Over a year ago, the current City Council set up a Planning and Development Housing Subcommittee to tackle a few major issues that have plagued Evanston for years, including rental property standards enforcement and the ever-controversial “three-unrelated rule,” which bars more than three people from renting the same apartment or house unless they count as a “family” as defined by the city.
Despite spending months debating those topics and hearing from residents about their opinions, the subcommittee has yet to make any formal recommendations on either topic to the broader Planning and Development Committee.
Instead, the group has met just nine times out of 19 scheduled meetings since October 2021, with the other gatherings either canceled or rescheduled. Initially, the new City Council that came on board in spring 2021 showed support for eliminating the city’s narrow definition of a family and for creating a new system that would require all landlords to obtain a license to run their rental properties.
But in the months of subcommittee meetings that followed, city staff, residents and visiting experts brought up concerns about both proposals. The panel reached an impasse, and council members on the subcommittee have abandoned the rental licensing proposal in favor of more strictly enforcing the city’s existing rental registration system.
At the group’s latest virtual meeting on Tuesday evening, City Council Members Bobby Burns, 5th Ward, and Devon Reid, 8th Ward, asked subcommittee chair and First Ward Council Member Clare Kelly multiple times to limit public comments and conversations about items not on the meeting agenda. Kelly disagreed, arguing that hearing from members of the public about their concerns regarding housing and zoning is always important for the council.
“We’ve now talked for the last 20 minutes about three recommendations that are coming out of [another] working group,” Burns said. “Just moving forward, please allow those recommendations to be discussed at Planning and Development, and if we need to bring anything back to this work, we can. But let’s not waste time. We just discussed things that are on their way to Planning and Development, and we haven’t been able to really get to the meat of the discussion.”
The recommendations that Burns referenced involve new ideas for the city to keep track of rental properties, but Kelly said she saw those topics as also part of “the meat of the discussion.”
The main item on Tuesday’s agenda for the subcommittee meeting, though, was a conversation about the three-unrelated rule.
Over the last few subcommittee meetings, including on Tuesday, Reid has repeatedly voiced his opinion that the three-unrelated rule damages local access to affordable housing by keeping people from living together in groups to save money on rent.
“I hope we can run more regimented meetings to get to the actual meat of what we’re trying to do here, but I do not believe that the city should be in the business of defining families and forcing landlords or other people to define what a family is,” Reid said. “We want to make sure that we have clear codes on how many people can occupy a certain amount of habitable space, but we don’t want to be defining families.”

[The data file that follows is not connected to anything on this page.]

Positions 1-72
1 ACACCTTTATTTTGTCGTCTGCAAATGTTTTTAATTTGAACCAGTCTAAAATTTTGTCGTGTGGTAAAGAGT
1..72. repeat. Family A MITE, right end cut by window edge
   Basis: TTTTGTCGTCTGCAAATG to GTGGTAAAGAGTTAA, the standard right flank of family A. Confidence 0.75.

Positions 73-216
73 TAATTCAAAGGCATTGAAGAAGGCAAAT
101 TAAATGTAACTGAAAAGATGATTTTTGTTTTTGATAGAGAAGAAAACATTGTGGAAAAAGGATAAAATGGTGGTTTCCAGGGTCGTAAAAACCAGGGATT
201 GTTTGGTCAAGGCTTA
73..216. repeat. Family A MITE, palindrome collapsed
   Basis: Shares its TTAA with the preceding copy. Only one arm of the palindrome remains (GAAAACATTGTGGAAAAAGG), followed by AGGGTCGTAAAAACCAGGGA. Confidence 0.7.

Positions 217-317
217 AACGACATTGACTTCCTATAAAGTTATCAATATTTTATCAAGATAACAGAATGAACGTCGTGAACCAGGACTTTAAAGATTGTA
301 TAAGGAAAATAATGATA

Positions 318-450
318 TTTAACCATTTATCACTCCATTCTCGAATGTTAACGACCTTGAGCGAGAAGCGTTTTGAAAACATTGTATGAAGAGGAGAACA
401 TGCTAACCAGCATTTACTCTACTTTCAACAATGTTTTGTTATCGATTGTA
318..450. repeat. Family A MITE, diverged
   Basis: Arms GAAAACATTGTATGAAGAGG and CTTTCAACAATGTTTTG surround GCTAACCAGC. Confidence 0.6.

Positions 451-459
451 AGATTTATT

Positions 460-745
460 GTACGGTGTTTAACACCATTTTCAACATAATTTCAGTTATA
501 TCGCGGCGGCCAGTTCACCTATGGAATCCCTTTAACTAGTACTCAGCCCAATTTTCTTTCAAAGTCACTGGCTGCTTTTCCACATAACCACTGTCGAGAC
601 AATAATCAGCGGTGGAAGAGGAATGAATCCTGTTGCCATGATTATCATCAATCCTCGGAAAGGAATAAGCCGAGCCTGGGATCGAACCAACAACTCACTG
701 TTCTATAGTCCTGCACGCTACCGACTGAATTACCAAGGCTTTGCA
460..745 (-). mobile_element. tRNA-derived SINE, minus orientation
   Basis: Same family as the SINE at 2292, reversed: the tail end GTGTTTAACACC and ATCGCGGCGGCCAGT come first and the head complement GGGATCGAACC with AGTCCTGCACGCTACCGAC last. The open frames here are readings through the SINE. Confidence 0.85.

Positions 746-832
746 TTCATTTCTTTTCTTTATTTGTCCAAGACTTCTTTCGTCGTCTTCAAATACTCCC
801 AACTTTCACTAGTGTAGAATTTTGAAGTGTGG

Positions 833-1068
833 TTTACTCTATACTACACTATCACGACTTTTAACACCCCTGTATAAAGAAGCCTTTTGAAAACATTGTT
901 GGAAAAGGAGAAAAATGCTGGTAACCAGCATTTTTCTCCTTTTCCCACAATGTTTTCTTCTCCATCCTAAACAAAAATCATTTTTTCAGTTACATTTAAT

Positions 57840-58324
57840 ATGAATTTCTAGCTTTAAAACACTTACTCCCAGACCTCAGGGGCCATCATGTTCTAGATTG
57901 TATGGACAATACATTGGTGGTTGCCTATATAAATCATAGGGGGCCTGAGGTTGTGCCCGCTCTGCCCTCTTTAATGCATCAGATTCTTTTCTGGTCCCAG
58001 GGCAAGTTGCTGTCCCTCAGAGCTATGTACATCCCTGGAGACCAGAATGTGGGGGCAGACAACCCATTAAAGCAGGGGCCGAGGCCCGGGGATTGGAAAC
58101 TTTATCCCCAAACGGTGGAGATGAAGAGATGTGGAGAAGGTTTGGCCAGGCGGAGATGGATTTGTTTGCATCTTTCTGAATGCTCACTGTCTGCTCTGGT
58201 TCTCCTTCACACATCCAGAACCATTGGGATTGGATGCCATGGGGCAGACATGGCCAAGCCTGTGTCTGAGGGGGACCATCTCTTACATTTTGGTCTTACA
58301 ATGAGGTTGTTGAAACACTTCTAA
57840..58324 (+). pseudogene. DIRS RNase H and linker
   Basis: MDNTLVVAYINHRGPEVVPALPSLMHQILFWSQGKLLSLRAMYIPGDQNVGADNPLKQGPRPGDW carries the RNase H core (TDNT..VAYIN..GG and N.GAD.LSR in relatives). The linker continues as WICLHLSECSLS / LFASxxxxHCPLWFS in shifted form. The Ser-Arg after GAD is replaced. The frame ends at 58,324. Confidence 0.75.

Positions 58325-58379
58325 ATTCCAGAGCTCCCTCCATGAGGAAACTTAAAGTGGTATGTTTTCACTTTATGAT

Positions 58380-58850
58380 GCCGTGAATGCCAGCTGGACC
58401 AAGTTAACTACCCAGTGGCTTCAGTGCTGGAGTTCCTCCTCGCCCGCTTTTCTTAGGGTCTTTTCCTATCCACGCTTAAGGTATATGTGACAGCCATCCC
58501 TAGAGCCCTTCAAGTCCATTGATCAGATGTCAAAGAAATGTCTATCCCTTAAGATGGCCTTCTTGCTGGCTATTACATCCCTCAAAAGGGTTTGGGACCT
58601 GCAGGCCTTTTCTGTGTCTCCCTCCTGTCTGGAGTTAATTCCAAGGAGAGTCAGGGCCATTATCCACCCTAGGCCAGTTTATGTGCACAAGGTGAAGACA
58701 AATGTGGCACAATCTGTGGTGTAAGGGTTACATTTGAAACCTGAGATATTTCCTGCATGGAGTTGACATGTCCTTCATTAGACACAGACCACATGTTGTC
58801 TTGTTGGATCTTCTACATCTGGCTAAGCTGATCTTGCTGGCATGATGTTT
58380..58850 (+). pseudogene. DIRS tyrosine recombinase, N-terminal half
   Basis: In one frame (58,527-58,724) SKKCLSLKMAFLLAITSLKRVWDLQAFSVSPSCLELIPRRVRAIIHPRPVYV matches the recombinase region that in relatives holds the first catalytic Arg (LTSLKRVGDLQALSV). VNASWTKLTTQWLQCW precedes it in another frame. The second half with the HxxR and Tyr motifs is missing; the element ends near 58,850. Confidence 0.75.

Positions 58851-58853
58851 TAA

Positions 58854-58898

Echoing Reid’s comments, Nefrette Halim, who owns and rents out a large number of properties in Evanston, said she often feels uncomfortable asking her tenants if they are related or what kind of relationship they have to each other.
Other residents who spoke during Tuesday’s meeting said they feared a “population explosion” around Northwestern University’s campus if the city eliminated the definition of family and the three-unrelated rule. One person living in the area closest to the college added that a change to the rule “will rapidly destroy the neighborhoods around Northwestern” because of overpopulated student housing and loud parties.
But others, including Halim, argued that the three-unrelated rule does not necessarily affect student housing. Lisa Pildes, who has lived in the Firemen’s Park neighborhood of Evanston for several decades, said many families probably would prefer living near a house of four quiet Northwestern students who follow local laws, rather than a loud and unruly apartment of only three students.
In any case, the subcommittee – and the city as a whole – has yet to identify a solution to this debate about what a family is and how many unrelated people should be allowed to live together in one unit.
One point of progress, though, is that the city’s property inspections team is working to build a map of registered rental properties that would be publicly available and searchable. That way, renters and homeowners should be able to identify unregistered properties more easily, according to city Property Maintenance Supervisor Angel Schnur.
Still, even with some signs of movement on these topics, some residents watching Tuesday’s meeting wanted to see the city make actual decisions when it comes to rental registration enforcement and the three-unrelated rule.
“I don’t see this committee as taking the whole-town approach,” Pildes said, asking council members to be more aggressive about tackling these issues. “I know you talk about it, but I just haven’t seen you making any progress on it, and I would like to see that.”